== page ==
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This text was published in Locus Suspectus, 2/2006, p. 28-29, 32.

My grandparents fled their homes to save their lives. Infants under one arm, a suitcase in the other, they left in the middle of the night. They endured hardship for what, at the time, they thought would be only a few weeks, maybe a few months, until the end of the war. They never returned, but only to visit – twice. The tragic circumstances of the occupation of my grandparents’ homeland and issues surrounding home and belonging have, until quite recently, been a central focus in my life. My grandparents’ experiences were passed down, and I internalised their culture and felt their trauma and dislocation as though it were my own. Growing up, I collected as a means of suturing this scattered sense of belonging. There is a containment in the practice of collecting, a form of practical memory closely related to autobiographical writing (Walter Benjamin, 1999). It is through this process that I have come to realise that ‘home’ is more about people – friends and community – than about place.

Born into my grandparents’ exile and raised in Canada, my childhood centred on my family and my cultural community. On Saturdays, I attended classes, where I learned about the country my grandparents fled; a country I had never seen. These classes taught me the history, geography, and language of this country, and the cultural traditions, song, and dance that were an important part of my grandparents’ lives. Summers were spent at camp, where I lived with others who shared my cultural background. We spoke the language of our heritage and practiced our cultural identity. In short, we led a double life, engaging superficially with the local country in which we had lived our entire lives.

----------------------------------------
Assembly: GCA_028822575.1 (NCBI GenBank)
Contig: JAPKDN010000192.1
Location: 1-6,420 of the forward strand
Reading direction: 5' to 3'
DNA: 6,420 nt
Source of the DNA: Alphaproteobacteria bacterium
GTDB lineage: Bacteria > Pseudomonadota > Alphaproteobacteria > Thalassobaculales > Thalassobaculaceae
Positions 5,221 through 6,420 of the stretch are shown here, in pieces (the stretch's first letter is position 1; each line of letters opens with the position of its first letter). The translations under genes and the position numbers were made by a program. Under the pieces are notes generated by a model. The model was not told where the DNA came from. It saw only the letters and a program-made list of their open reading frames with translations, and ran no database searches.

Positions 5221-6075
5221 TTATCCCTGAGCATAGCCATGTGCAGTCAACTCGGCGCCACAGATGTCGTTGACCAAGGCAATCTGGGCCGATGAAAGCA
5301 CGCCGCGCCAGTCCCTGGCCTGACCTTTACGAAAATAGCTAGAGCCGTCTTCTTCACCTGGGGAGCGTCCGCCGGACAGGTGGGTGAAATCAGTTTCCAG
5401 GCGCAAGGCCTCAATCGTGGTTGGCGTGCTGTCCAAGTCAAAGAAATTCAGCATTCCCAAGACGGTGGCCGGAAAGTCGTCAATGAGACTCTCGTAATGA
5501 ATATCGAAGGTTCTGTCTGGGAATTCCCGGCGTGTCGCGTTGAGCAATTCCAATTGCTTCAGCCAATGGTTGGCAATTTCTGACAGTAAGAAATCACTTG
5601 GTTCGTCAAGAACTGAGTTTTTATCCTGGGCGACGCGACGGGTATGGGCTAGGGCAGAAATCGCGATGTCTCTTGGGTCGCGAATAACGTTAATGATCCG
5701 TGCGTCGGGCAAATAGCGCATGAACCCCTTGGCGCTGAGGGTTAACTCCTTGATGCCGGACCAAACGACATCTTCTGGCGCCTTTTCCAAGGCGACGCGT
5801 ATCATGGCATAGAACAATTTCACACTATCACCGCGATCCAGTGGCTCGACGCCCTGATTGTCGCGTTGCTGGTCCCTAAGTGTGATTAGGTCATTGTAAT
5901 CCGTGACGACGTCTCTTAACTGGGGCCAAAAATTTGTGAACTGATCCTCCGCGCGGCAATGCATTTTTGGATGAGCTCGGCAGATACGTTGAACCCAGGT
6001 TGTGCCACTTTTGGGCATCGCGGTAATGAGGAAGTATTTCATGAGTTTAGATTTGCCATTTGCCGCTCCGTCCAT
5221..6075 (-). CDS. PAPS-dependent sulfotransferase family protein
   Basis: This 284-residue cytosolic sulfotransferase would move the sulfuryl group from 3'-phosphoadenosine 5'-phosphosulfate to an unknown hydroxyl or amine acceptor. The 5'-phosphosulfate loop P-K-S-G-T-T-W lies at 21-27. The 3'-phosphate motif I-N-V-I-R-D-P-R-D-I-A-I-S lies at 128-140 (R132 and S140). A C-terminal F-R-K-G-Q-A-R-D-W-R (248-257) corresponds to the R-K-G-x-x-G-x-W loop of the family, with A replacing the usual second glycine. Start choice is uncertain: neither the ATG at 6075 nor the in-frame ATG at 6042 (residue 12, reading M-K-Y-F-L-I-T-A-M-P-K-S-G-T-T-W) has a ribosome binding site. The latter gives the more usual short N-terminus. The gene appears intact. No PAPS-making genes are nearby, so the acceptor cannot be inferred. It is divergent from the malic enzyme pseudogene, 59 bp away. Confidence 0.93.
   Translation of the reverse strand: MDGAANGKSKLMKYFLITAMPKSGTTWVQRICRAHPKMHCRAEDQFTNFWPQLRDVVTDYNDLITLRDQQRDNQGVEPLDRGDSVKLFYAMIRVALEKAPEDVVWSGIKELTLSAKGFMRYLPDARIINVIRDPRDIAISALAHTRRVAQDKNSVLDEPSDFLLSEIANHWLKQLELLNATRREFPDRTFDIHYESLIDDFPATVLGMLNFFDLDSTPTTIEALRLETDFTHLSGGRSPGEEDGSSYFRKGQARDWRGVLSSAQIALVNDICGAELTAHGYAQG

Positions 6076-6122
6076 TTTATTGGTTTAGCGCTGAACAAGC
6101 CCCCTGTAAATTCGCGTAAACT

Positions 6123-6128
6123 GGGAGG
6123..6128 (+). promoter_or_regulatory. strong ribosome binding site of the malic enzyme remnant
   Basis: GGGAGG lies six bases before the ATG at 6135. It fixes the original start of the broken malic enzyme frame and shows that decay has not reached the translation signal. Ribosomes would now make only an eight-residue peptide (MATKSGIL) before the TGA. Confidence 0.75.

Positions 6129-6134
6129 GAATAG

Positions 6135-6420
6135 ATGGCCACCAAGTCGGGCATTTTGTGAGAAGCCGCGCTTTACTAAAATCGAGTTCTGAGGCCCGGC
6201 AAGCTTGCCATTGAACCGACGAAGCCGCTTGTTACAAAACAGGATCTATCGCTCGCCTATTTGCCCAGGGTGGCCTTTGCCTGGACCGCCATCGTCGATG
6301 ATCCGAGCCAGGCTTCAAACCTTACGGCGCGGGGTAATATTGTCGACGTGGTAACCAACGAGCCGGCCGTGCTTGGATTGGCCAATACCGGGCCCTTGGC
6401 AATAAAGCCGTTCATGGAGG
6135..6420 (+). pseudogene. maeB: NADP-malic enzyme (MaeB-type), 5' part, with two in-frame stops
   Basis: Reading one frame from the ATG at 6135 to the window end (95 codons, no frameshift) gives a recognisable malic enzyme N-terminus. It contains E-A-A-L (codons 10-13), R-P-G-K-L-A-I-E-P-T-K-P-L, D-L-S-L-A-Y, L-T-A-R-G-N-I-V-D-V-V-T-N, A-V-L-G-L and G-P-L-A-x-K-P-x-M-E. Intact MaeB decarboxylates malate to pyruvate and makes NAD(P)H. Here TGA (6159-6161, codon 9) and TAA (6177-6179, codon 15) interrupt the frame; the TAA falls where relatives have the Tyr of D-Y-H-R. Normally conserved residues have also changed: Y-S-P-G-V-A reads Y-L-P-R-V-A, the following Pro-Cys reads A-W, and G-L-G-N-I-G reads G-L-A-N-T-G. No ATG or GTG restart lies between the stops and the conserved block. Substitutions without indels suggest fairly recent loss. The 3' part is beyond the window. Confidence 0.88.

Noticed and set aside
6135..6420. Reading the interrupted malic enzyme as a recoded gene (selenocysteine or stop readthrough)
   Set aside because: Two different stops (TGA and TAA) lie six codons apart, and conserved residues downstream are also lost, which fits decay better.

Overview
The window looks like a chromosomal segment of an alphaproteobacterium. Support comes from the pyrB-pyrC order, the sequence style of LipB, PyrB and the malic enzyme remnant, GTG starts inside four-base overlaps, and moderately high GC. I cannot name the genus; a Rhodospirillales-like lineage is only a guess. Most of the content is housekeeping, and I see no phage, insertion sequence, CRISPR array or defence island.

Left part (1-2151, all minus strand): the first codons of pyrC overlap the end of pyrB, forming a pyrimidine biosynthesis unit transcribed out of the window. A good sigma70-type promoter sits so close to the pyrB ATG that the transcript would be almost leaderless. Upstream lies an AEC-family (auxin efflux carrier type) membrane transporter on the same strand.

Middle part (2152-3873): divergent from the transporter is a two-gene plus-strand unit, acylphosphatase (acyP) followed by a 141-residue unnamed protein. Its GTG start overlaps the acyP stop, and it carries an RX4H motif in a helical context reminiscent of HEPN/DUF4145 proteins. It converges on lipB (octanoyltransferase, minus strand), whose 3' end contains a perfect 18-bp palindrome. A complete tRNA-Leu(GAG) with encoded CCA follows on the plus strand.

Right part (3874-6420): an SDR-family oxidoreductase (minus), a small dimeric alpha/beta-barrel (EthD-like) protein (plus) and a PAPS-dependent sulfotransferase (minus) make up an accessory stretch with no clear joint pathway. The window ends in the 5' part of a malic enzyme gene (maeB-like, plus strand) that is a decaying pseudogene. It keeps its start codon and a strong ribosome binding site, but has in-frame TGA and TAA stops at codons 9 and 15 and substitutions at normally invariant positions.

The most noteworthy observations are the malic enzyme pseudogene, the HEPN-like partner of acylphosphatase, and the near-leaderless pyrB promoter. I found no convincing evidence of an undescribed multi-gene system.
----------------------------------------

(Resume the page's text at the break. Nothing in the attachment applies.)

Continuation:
Introduced to new perspectives and ideas in university, I discovered I was not alone with my inherited feelings of loss, but realised that I was one of many millions of participants affected either directly or indirectly by an unprecedented phenomenon in human history: a massive displacement of people who abandoned their homelands for different personal, political and socio-economic reasons. A backdrop of exile and longing provides a powerful factor in the process of identity formation. I was raised with a deep sense of duty towards my cultural identity and was taught to stand tall as a positive representative, reminding others of the history endured by so many. I don’t know why I felt it so deeply, so seriously. Ron Eyerman discusses cultural trauma as a “dramatic loss of identity and meaning” that passes down through generations. Later generations need not have experienced the original event, but continue to identify themselves through it (2001).

Political change abroad coincided perfectly with my entry into adulthood, and I left Canada to live and study in this the mythical “homeland”; the land of the stories I heard in my grandmothers’ kitchens. However, the place I arrived in bore little resemblance to the country of my grandparents’ memories, the country I viewed as my own. My language and accent marked me as an outsider. As a young woman, I was naive, believing I was returning ‘home’. My identity was at a crossroads in this foreign land.
Much has changed in the fifteen years following this experience. My cultural identity is more mobile and I now feel comfortable both here (where ever that might be) and there (in my grandparents’ homeland). Language, culture, and passports have enriched my life experience: privilege and access Ð the ability to float between and pass as one or the other. I now live in London, a multicultural metropolis, where again, I am a foreigner. My accent defines me, but I am no longer preoccupied with these feelings. I have connected with my cultural community here, but it differs from both the one I knew growing up in Canada and the one I found while living in my grandparent’s homeland. Border relations with the homeland are different than they used to be. Cheap flights, phone calls, and Internet access make living or working in a few places possible. As James Clifford notes “dispersed peoples, once separated from homelands by vast oceans and political barriers, increasingly find themselves in border relations with the old country, thanks to a to-and-fro made possible by modern technologies of transport, communication and labour migration” (1997). Here, different generations of the dispersed, meet each other in the same place.